Has the call of the wild got you trapped in its siren song? If so, you can indulge your wanderlust and get some heavy-duty exercise by hiking. This pastime has a seemingly endless list of health benefits, from strengthening your immunity to improving your outlook on life.

However, building sufficient muscles and stamina to tackle the biggest mountains takes time. When you exercise, your body creates new capillaries to fuel those new quad and hamstrings with oxygen — but the process requires effort and the right training methods. Here are five tips for building endurance for more difficult hikes.

1. Improve Your Nutritional Intake

You must fuel your body with the proper nutrients for maximum recovery before and after each workout. A light breakfast of eggs, almonds and some whole grain toast with nut butter spread will energise your exercise with long-lasting protein and fibre that keeps you going until lunch.

Another must — staying hydrated. Doing so is particularly important on longer hikes, especially in desert regions without adequate natural sources. Getting dehydrated can mean storing more heat in your skin, as it lacks sufficient water to cool itself through sweating. Drinking up is vital to avoid potential heat-related illnesses.

Building Endurance

2. Blast Your Quads and Hamstrings

Your main movers for getting up steep hills are your quads and hamstrings. If you’ve been skipping leg day at the gym, it’s time to get back in the squat game. What moves should you perform?

Squats and lunges are musts and don’t require a gym membership or equipment. You can perform either with your body weight, although adding a set of dumbbells or resistance bands can amplify your training intensity.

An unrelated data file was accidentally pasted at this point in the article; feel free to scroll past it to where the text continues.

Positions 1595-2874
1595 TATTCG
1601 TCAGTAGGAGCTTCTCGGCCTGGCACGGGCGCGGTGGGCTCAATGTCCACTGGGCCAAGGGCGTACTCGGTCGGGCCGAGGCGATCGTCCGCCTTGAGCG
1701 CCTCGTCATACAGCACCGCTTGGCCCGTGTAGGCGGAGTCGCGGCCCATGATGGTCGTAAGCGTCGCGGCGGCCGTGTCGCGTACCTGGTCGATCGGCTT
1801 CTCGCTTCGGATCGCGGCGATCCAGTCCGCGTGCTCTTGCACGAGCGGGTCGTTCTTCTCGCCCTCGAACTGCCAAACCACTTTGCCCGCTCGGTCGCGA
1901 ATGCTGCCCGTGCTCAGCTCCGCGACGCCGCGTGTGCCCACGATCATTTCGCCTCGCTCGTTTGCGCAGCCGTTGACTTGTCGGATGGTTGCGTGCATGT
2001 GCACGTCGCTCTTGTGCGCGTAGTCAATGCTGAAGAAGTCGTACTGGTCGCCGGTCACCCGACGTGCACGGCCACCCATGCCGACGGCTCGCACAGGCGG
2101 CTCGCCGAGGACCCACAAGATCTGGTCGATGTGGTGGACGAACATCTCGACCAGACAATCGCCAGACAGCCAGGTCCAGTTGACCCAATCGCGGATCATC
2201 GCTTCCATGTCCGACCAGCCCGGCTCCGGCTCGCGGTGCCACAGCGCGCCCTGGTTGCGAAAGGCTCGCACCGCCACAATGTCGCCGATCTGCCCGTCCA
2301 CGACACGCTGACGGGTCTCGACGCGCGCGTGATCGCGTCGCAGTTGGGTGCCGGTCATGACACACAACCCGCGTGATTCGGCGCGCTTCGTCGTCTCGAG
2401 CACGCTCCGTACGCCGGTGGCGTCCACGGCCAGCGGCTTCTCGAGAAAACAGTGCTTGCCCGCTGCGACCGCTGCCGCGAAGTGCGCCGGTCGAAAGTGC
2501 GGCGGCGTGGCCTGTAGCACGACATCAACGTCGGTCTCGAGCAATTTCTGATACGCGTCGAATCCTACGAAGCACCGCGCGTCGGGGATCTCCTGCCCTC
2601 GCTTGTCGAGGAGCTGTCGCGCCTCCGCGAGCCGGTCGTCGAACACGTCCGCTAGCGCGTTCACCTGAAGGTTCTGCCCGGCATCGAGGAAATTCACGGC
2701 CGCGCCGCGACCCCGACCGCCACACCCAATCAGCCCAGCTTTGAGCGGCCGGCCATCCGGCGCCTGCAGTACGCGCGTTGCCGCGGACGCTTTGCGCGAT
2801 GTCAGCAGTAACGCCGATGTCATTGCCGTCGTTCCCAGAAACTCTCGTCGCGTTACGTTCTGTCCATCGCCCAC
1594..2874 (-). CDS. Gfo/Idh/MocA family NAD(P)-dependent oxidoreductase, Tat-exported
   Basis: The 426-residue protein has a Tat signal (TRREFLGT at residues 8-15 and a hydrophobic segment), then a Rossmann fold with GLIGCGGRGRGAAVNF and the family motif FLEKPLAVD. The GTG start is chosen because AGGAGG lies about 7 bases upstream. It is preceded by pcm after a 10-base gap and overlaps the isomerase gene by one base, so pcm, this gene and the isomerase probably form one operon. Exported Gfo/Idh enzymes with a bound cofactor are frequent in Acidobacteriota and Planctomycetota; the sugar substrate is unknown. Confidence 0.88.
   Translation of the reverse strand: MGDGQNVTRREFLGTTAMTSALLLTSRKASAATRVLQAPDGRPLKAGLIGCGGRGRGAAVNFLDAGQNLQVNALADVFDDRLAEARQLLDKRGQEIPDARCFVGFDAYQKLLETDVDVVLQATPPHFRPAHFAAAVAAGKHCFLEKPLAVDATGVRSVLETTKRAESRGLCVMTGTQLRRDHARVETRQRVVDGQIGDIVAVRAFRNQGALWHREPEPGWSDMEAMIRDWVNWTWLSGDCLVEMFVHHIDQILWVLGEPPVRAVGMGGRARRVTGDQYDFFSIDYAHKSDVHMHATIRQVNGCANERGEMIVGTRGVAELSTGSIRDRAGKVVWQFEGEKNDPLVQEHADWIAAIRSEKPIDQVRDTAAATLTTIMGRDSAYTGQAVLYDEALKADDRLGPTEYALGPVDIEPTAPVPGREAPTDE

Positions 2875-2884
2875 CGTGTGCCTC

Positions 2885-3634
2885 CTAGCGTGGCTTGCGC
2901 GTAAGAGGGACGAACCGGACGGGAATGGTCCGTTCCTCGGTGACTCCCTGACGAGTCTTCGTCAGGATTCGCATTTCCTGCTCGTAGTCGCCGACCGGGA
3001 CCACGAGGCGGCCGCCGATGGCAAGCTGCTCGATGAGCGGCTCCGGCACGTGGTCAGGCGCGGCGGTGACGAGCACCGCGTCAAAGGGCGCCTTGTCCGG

If you have access to a gym, use the full array of leg equipment. Quad extensions help strengthen the front of your legs and the muscles around your knee. You can perform hamstring curls both seated and lying down to tone the backs of your thighs. Switch up your routine, doing double-legged lifts one day and single-legs the next training day.

Building Endurance

3. Train for Altitude

Challenging hikes mean steep climbs — and that means altitude training. How can you do so if you grew up in the stuffy city or along the shore? The best way is to spend some time in a high-altitude environment to let your body adjust to the lower oxygen levels. However, you can also utilise training tips if a trip to the Alps isn’t in your immediate future.

For example, you could try inspiratory muscle training. This technique works on your diaphragm and intercostal muscles to help them expand your lung capacity. You do so by resisting air flow as you inhale. How do you do that? You can invest in a fancy machine or take an ordinary drinking straw and inhale through it a few times a day.

4. Try HIIT

Hiking entails a lot of ups and downs. At points, your heart will pound like you’re sprinting until you reach an easy downhill grade. The best way to prepare for a varied-intensity workout like this is through high intensity interval training (HIIT).

You can perform weighted or bodyweight HIIT. Many fitness facilities have classes, as do many popular workout apps. The exercise gets your heart pumping and blasts major calories in little time, which is helpful if weight loss is on your overflowing agenda. It’s especially beneficial to perform combo moves like thrusters, where you go into a deep squat and rise into an overhead press.

Building Endurance

5. Increase Your Hiking Difficulty

The best way to improve at any sport is to practise it. Keep adding more challenging hikes to your itinerary each week.

Many popular hiking areas feature trails of varying difficulty marked with a code system similar to ski slopes. They often use one through five scales that evaluate factors such as overall distance, terrain ruggedness, elevation gain and exposure to heights.

Train Yourself for Challenging Hikes

Hiking is one of the best sports you can do for your overall physical, mental and even spiritual health. Immersing yourself in nature is the perfect cure for many ailments.

Follow the tips above for building endurance for more difficult hikes. It takes time for your body to adapt, but you’ll enjoy your new “mountain goat” nickname once it does. 

Building Endurance
Blog Author: Jane Marsh